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Kenya’s High Court Tosses Presidential Election Result and Calls for New Vote

AP Photo/Brian Inganga

Kenyans will once again go to the polls to vote for a new president following the Supreme Court’s rejection of the presidential election that took place Aug. 8.

The decision comes after the election, which gave the presidency to incumbent Uhuru Kenyatta, sparked protests by supporters of the opposition leader Raila Odinga.

Although the initial vote had been widely praised by international election monitoring groups for being fairly and freely conducted, the Supreme Court ruled four to two that the country’s election commission had failed “to conduct the presidential election in a manner consistent with the dictates of the constitution."

The Supreme Court will specify their findings within 21 days and has called for a new vote to be held within 60 days, but they emphasized that there was no evidence of a rigged vote, which Odinga had vehemently accused Kenyatta’s supporters of orchestrating.

Read More: Deadly Protests Erupt in Kenya After Claims of Rigged Election

Instead, there were “irregularities” that suggest the election commission should be overhauled before the next election, the court found.

The commission's chairman Wafula Chebukati said that there will be personnel changes ahead of the next vote and invited prosecutions of any staff found to have violated laws.

President Kenyatta called on his supporters to honor the ruling and be happy that the government’s checks and balances are working.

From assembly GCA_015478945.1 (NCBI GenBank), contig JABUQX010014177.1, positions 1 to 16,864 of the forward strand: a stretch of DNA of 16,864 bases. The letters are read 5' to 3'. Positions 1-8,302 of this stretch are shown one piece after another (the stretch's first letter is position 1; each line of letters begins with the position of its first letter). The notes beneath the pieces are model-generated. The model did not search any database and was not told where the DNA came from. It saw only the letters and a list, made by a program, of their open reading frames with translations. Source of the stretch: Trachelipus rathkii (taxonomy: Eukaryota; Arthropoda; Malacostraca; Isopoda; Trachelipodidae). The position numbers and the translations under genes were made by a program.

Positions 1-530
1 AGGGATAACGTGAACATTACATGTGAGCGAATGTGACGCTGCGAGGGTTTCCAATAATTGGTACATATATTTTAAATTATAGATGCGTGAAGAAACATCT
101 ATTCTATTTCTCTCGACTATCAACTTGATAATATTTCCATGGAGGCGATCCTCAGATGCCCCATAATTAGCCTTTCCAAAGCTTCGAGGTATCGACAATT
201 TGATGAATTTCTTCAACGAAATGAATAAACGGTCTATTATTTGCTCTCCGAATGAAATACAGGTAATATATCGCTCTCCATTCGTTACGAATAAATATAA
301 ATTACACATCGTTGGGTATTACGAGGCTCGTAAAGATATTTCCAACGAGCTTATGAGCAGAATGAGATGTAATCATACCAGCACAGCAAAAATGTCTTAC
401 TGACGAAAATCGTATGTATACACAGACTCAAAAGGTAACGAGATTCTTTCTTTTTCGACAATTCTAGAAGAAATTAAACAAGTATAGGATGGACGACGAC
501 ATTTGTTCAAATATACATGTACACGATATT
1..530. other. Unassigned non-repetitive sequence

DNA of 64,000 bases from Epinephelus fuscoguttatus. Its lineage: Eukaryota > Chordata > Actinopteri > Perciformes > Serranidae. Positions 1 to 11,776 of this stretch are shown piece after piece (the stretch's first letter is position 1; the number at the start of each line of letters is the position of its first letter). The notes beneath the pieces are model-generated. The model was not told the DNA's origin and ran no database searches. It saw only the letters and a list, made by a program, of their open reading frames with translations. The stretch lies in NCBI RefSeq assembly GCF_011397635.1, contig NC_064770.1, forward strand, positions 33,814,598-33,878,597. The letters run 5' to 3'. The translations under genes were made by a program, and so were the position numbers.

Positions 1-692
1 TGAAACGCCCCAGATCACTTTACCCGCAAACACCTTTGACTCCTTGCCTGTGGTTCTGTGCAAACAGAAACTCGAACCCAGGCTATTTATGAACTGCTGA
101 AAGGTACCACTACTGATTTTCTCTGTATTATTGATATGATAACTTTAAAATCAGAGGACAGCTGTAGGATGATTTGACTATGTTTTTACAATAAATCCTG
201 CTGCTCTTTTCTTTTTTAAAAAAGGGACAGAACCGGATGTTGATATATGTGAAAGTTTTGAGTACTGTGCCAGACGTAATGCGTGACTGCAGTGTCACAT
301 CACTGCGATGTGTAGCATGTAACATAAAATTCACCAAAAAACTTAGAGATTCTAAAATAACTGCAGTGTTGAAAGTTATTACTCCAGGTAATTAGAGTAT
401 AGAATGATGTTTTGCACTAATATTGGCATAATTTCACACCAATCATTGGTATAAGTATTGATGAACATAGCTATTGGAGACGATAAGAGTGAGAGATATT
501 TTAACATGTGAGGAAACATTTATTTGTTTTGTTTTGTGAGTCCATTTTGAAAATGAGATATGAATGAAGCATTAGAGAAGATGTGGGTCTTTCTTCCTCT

"[It’s] important to respect the rule of law even if you disagree with the Supreme Court ruling," he said in a televised address.

"Your neighbour will still be your neighbour, regardless of what has happened,” he said. “My primary message today to every single Kenyan is peace. Let us be people of peace."

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Opposition leader Odinga, meanwhile, reveled in the results.

Read More: Nearly 73,000 Children in Kenya Are Malnourished and Need Urgent Food Aid

Following the initial vote on Aug. 8, Odinga loudly denounced the election, which had Uhuru ahead by more than 1.4 million votes.

Widespread unrest then swept across the country as Odinga’s supporters protested the outcome. In the ensuing clashes with security forces, at least 28 people died.

Kenya is no stranger to contested elections erupting into violence. In 2007, more than 1,300 people were killed and 600,000 displaced following an uprising disputing that year’s election results. In 2013, voting machines throughout the country malfunctioned, inviting accusations of fraud.  

That history could be why president Kenyatta is encouraging his supporters to simply register their dissent during the next vote and put their faith in the integrity of the system.

That sort of democratic stability is, in itself, a victory.